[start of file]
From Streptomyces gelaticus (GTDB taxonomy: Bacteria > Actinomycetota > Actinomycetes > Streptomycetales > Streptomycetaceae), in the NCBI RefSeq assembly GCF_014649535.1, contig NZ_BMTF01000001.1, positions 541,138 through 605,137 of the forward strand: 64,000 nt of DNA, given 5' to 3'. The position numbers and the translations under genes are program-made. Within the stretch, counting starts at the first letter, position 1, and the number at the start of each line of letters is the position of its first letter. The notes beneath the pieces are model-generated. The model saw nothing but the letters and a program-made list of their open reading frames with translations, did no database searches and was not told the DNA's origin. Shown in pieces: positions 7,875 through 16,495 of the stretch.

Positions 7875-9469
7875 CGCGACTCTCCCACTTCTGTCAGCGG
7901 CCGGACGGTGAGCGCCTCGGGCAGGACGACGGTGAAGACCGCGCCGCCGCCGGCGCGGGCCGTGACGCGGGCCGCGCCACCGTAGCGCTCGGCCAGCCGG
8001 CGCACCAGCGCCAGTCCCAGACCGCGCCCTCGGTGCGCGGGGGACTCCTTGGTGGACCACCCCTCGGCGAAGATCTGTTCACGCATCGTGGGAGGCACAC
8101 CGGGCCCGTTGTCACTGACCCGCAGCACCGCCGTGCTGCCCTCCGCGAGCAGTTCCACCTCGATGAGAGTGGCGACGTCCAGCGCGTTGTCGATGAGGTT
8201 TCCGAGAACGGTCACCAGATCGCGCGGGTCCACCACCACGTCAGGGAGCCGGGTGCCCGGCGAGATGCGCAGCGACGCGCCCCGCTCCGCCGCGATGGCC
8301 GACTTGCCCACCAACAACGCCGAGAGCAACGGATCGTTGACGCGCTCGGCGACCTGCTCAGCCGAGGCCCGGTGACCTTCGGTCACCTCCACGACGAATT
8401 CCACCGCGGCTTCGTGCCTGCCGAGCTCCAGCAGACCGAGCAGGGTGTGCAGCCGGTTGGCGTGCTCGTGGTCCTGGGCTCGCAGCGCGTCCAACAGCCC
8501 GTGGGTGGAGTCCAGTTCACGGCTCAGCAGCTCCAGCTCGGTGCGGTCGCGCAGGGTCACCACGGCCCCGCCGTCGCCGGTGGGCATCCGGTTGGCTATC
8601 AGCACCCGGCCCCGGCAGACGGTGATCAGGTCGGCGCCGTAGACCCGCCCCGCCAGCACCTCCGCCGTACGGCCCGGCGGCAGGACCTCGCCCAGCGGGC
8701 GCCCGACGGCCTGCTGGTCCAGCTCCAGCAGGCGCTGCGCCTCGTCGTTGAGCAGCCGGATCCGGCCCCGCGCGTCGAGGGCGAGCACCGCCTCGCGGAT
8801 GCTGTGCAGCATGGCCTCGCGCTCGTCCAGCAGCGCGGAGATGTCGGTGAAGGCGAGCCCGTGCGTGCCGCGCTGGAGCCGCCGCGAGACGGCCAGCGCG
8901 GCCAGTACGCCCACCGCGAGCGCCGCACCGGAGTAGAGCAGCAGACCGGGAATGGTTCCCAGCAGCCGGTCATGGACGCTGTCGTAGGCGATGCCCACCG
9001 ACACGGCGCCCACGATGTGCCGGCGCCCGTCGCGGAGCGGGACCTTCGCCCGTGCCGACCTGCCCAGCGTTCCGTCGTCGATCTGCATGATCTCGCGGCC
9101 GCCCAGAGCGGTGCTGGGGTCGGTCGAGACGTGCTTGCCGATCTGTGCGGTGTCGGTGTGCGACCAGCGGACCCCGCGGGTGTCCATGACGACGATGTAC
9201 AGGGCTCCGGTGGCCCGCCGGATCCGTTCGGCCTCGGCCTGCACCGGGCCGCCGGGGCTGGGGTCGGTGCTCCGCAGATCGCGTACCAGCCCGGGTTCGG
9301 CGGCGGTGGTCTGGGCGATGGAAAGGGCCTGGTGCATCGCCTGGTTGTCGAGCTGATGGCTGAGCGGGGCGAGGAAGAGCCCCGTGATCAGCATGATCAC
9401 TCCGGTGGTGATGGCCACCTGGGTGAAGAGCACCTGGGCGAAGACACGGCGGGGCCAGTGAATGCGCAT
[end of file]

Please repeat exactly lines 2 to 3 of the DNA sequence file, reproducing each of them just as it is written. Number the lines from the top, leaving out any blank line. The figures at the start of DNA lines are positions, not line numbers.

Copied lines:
Positions 7875-9469
7875 CGCGACTCTCCCACTTCTGTCAGCGG